Album Review: The Way Out

Wonder what it’s like to hear a serial killer’s thoughts set to music? The Books’ latest release. The Way Out. might be the answer. This album exists in a niche genre—sound collage. This unique genre of music inundates listeners with a blend of sounds, ranging from everyday instruments like cellos and soft, hypnotic guitars, all the way to sound effects like cracking whips and human speech. Sometimes these sounds form strange, haunting symphonies, and other times they slam together in a cacophonous rage like the screeching of tires making an abrupt stop. 

Formed by Nick Zammuto and Paul de Jong in 1999 after the two met in their apartment building and discovered that they shared a taste for strange, dissonant music, The Books is on its fourth studio release.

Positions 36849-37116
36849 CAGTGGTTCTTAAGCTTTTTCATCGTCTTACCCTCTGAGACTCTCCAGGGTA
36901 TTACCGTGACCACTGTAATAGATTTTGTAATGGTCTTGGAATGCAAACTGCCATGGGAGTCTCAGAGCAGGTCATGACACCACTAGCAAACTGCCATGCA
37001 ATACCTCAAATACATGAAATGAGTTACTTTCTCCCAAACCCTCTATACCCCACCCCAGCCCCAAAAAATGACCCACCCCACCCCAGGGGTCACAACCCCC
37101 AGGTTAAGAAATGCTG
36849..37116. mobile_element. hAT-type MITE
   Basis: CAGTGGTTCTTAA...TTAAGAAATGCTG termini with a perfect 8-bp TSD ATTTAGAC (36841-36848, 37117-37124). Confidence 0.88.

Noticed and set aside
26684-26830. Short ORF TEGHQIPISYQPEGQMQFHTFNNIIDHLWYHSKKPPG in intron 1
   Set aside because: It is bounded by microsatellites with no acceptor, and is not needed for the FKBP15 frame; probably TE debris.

The band’s overall goal with this album seems to be to expand the listeners’ mind through disoriented sounds that recall psychedelic imagery. Or, at least, that’s how they explained it on the track “Group Autogenics I.”   According to the band members, their influences include acts like Nirvana, Aphex Twin and David Bowie. For listeners, other potential influences arise from a vast range of artists such as Conor Oberst, Primus and Built to Spill.

The sound is consistently evolving throughout the record, and each track definitely makes its own statement. For example, “IDKT” sounds like the musical baby of Primus and Jamiroqui. Some of the other tracks, however, lead the listener to envision scenes from the Wild West, with twangy guitars and hypnotic melodies droning in the background.

But the most unique aspect of this album is the band’s use of psychedelic sounds and speech samples. The sparse and eclectic vibe of tracks like “We Brought the Flood” evoke images of hippies sitting in dark rooms, chanting by candlelight. A weird, slightly creepy scene—but The Books seem to like it that way